Events from April 18 to 23, 2004
NATO Secretary General Jaap de Hoop Scheffer visited Kiev on April 19. He met with President Leonid Kuchma and Prime Minister Yanukovich.
Scheffer said during the meeting with Kuchma that the Ukraine-NATO plan of actions is sufficiently ambitious and "contained everything that promotes closer links between Ukraine and NATO".
Prime Minister of Ukraine and presidential nominee from the parties of political center Viktor Yanukovich said that in the course of restructuring the Ukrainian economy up to the year 2015 the Ukrainian GDP should increase 2.3-2.4 fold. It implies the annual growth approximately by 7.5%. In 2003 GDP increased by 9.4% and in 2004 the government predicts its increase by 9.5%.
Ukraine's Ministry of Foreign Affairs said that at present Ukraine did not intend to withdraw its peacekeeping contingent from Iraq. At the same time the MFA of Ukraine expressed its disappointment by the fact the U.S. side had decided not to pay a compensation to the family of Ukrainian TV cameraman Taras Protsyuk employed by Reuters Agency and killed in Iraq in 2003.
President Kuchma also said (April 22) that the Ukrainian military contingent intended to act as part of the multinational coalition to support peace and stability in Iraq to the end of its mission, but Ukraine had no intention to enlarge the strength of its contingent.
"Ukraine came to Iraq with a peacekeeping mission. We are not conquerors nor invaders. We are going to complete our duty to the end. We are not going to run out", he said.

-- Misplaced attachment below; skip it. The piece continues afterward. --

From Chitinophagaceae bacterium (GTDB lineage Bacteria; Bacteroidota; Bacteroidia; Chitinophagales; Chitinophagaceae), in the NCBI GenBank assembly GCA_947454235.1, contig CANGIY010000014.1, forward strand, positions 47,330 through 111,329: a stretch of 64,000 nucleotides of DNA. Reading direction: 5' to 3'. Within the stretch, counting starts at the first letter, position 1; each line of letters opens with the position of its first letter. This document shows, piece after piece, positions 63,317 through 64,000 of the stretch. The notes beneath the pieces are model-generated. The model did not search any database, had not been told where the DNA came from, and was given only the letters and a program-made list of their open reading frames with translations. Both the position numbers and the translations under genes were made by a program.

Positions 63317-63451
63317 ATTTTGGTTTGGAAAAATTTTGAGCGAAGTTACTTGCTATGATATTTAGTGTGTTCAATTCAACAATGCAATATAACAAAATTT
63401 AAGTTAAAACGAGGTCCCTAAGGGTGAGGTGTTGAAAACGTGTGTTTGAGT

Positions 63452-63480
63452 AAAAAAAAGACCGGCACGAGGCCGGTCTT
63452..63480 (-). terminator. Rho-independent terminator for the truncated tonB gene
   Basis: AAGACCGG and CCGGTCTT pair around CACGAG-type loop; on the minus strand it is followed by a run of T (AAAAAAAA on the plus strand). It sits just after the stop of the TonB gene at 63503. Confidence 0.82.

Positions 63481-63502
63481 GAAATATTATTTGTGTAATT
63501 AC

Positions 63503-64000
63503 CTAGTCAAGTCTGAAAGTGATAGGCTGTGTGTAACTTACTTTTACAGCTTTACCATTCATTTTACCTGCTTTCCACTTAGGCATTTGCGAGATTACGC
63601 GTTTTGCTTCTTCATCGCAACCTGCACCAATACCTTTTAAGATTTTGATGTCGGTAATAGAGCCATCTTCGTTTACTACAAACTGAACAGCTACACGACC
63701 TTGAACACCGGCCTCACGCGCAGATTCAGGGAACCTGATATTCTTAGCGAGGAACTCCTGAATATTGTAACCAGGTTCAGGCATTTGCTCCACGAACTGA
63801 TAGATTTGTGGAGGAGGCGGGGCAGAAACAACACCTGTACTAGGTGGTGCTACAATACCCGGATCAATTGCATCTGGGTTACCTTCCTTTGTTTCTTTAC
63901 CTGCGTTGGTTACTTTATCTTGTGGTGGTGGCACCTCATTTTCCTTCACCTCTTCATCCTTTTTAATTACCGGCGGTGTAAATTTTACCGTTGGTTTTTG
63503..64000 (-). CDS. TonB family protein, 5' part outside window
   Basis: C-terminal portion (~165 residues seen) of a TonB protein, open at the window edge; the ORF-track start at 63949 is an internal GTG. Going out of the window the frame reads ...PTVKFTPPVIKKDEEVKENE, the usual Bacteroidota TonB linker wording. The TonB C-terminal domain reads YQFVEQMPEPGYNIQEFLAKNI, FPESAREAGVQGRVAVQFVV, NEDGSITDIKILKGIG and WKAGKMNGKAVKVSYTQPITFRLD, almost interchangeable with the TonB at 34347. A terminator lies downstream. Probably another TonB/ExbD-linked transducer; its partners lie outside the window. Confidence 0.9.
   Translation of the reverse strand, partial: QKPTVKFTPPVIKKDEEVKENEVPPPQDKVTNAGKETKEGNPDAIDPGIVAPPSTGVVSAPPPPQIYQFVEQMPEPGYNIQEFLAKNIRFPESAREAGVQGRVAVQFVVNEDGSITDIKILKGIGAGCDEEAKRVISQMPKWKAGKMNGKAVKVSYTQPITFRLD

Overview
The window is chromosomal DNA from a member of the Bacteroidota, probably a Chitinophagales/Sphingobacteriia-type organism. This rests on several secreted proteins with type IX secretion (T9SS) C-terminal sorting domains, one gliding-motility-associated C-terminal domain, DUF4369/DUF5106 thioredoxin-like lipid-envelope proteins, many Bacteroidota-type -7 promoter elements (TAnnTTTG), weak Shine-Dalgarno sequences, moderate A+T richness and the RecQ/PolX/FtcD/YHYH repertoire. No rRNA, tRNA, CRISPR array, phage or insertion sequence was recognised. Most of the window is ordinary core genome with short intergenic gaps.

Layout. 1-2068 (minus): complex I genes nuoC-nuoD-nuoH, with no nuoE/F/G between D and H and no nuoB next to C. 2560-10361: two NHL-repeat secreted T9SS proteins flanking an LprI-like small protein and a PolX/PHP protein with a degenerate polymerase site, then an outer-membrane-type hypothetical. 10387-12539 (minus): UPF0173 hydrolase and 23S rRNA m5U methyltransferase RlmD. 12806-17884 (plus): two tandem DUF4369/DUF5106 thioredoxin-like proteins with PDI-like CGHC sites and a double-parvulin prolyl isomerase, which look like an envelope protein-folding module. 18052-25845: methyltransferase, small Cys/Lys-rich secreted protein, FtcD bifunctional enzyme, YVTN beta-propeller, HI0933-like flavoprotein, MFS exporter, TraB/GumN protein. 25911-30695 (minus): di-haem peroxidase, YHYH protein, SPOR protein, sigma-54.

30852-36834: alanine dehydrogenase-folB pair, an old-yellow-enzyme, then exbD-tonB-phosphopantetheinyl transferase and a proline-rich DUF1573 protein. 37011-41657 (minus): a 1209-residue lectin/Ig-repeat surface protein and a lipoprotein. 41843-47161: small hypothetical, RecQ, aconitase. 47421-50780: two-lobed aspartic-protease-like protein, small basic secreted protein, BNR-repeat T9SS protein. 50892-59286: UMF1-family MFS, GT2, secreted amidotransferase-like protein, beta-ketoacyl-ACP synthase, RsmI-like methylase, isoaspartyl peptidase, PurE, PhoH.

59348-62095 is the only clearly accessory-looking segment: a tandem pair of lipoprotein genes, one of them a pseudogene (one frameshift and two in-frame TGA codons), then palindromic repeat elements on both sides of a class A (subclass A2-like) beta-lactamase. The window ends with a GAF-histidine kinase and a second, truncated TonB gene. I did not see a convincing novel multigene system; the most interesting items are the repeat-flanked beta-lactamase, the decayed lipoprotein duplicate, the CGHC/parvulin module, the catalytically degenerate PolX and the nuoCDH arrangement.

On April 20 the Verhovna Rada of Ukraine by its 265 votes ratified the agreement on the Common Economic Space with Russia, Belarus and Kazakhstan. Simultaneously this agreement was ratified by Russia and Kazakhstan. The fourth participant - Belarus - ratified the agreement only by its parliament lower chamber. (See an economic commentary below).
At the same day the Verkhovna Rada ratified two more Ukrainian-Russian documents: the agreement on the state border and the agreement about exploiting of the Azov Sea and the Strait of Kerch.
The first of these documents draws a line under a more-than-10-year period when Ukraine, being a sovereign state, did not have a clear-cut border line with its powerful neighbor that was fleshed out in an international treaty.
On April 23 Presidents of Ukraine and Russia Leonid Kuchma and Vladimir Putin met in Yalta (Crimea, Ukraine). Yalta since the Soviet time has been a favorite meeting place for the leaders of Eastern Europe.
At the meeting the presidents exchanged the instruments of ratification of two Ukrainian-Russian treaties. Next meeting is planned to take place in Kiev in a month time.
Speaking in Kiev on April 21 President Kuchma said that hastiness in the process of Ukraine's integration into the European Union was improper.
"We must creatively digest the experience of the countries of the previous wave of the European integration process, to analyze not only positive, but negative aspects in order to avoid mistakes, which were made by the countries of Central Europe. We should not integrate into Europe as "a junior sister". We have a similar experience. We must predict these events", he said.
The elections of the mayor of the city of Mukachevo were held in an extremely scandalous situation. The parliamentary opposition demanded an investigation of everything that happened and a punishment of the culprits.
President of Ukraine Leonid Kuchma charged General Prosecutor Gennadiy Vasiliev with a task of conducting a comprehensive investigation of the facts of possible infringement of laws during the elections of Mukachevo's city mayor by the General Prosecutor's office and the Security Service.